More Random Reader Questions and in Which I Give Some Real Medical Advice Without Fear of Being Sued

(Actual questions from actual readers. -PB)

I know you don’t like chiropractors but what are we supposed to do for chronic back pain?

For chronic back pain I recommend back strengthening exercises, instruction in correct lifting and posture, weight loss, physical activity, judicious use of NSAIDs, and occasionally just sucking it up.  For serious back pain which may be the result of a herniated disk, tumors, or occult fractures, I recommend imaging to assess the possible source of pain and such medical or surgical therapy as an orthopedic surgeon may suggest. I’m certainly not sending somebody with a lumbar fracture or ankylosing spondylitis to a chiropractor which would be like going to the barber to have your transmission serviced.  It just makes no sense.  Most back pain is usually self-limiting, however, and resolves in a few weeks without intervention of any kind.  With this in mind, what’s your chiropractor really doing for you?  Nothing.  Neither is the doctor who enables your narcotic addiction, especially when he writes you a prescription for vicodin just to get you out of his hair.

I am becoming seriously zero-tolerance for handing out narcotics for chronic back pain.  It’s your primary care doctor’s job anyway and I’m not really qualified to do it.  Oh, and I don’t buy the bullshit stories about allergies to Motrin and other non-narcotic pain medications.   A patient who is allergic to everything but Dilaudid (essentially legal heroin prescribed by a physician) is a drug-seeker, period.

What is the secret to good health?

Don’t smoke, don’t stuff dangerous recreational drugs into your body, if you drink do so in moderation, eat a healthy, varied diet without resorting to fads and supplements, and exercise as regularly and as vigorously as your health will allow.  Also, get outdoors into the fresh air whenever you can, have an interesting hobby or two if your job doesn’t fill your need for creativity, and get regular sleep.

The rest is just marketing.  You don’t need to eat organic foods or make a fetish out of being “natural.”  Additionally, all the fish oil and vitamins in the world probably won’t make a bit of difference to your health and if they do, the effects will be marginal and not worth the effort and expense.  Good health is mostly common sense, inexpensive lifestyle choices, and genetics.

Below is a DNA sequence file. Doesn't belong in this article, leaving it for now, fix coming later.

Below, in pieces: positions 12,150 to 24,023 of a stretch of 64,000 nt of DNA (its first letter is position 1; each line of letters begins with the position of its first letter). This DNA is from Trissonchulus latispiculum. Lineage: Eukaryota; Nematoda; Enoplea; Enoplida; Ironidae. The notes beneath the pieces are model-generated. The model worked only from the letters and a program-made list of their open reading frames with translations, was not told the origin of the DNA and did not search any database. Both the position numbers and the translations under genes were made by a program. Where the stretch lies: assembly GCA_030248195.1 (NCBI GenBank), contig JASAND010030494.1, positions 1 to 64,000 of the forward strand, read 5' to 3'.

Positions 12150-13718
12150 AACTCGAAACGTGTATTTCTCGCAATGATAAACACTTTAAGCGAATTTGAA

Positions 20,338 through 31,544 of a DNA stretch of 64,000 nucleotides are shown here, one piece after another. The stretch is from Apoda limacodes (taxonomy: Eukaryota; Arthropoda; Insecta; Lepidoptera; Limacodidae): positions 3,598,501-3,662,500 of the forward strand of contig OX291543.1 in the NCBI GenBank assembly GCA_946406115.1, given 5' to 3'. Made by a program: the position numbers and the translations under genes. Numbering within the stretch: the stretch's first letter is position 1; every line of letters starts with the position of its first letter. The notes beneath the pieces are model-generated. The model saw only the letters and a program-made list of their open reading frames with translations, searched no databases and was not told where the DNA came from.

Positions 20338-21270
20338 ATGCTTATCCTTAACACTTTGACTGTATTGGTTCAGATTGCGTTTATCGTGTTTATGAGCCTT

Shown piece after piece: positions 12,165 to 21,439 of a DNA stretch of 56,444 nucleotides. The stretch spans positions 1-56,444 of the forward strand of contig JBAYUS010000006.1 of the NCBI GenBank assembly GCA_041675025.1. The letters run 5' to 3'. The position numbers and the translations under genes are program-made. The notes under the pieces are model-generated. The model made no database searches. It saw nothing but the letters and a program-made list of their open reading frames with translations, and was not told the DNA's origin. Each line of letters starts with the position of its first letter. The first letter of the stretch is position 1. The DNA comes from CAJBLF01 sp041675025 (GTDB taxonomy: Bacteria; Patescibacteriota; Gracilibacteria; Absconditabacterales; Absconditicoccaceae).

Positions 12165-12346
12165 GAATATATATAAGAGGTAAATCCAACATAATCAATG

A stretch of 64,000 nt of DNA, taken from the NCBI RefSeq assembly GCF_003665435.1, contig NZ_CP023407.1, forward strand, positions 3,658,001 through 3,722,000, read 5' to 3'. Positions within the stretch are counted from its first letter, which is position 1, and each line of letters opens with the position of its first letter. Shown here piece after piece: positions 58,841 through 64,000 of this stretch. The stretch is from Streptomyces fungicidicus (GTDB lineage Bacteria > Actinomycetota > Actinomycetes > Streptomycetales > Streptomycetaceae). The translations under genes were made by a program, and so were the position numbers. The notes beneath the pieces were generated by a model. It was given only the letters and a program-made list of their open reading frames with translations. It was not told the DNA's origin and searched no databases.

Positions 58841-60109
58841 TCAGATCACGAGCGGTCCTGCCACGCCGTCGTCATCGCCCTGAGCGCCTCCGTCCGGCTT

Eat a fucking steak every now and then.

What do you think of Emergency Department “Super Users?”

The reader is referring to a recent story detailing how just nine patients made 2700 visits to Central Texas Emergency Departments over the course of six years.  That’s roughly one visit per week per patient for six years.  First, I assure you that this sort of thing is not confined to Texas.  I work at two different Emergency Departments and I see my share of “frequent fliers,” some who I have seen multiple times at both departments and usually for what turns out to be either nothing or a minor exacerbation of a chronic medical problem for which they are also seeing their primary care doctor  (although to be fair I have intubated one guy seven times in the last three years).

The next question is why do these people keep sucking down medical resources?

The answer is: “Who cares?”   Are many of these Super Users mentally ill?  Sure, some are.  Do they have real medical problems?  Of course they do.  But what does it matter, really?  If they are so sick and so crazy that they suck down a million apiece in medical care, most of it wasted and money that is not available to people who need it, then they need to be institutionalized for their own good because they obviously can’t handle life in any rational manner…except of course they are rational enough to know that they can never be turned away from an Emergency Department and structure their lives accordingly.  I say this because every proposal suggested to correct the problem of Super Users does not address the real underlying problem, namely that personal responsibility and civic virtue are no longer required of any citizen and, despite being a nation  of a million little rules and regulations, no effort is made to enforce even the slightest amount of common-sense based decency.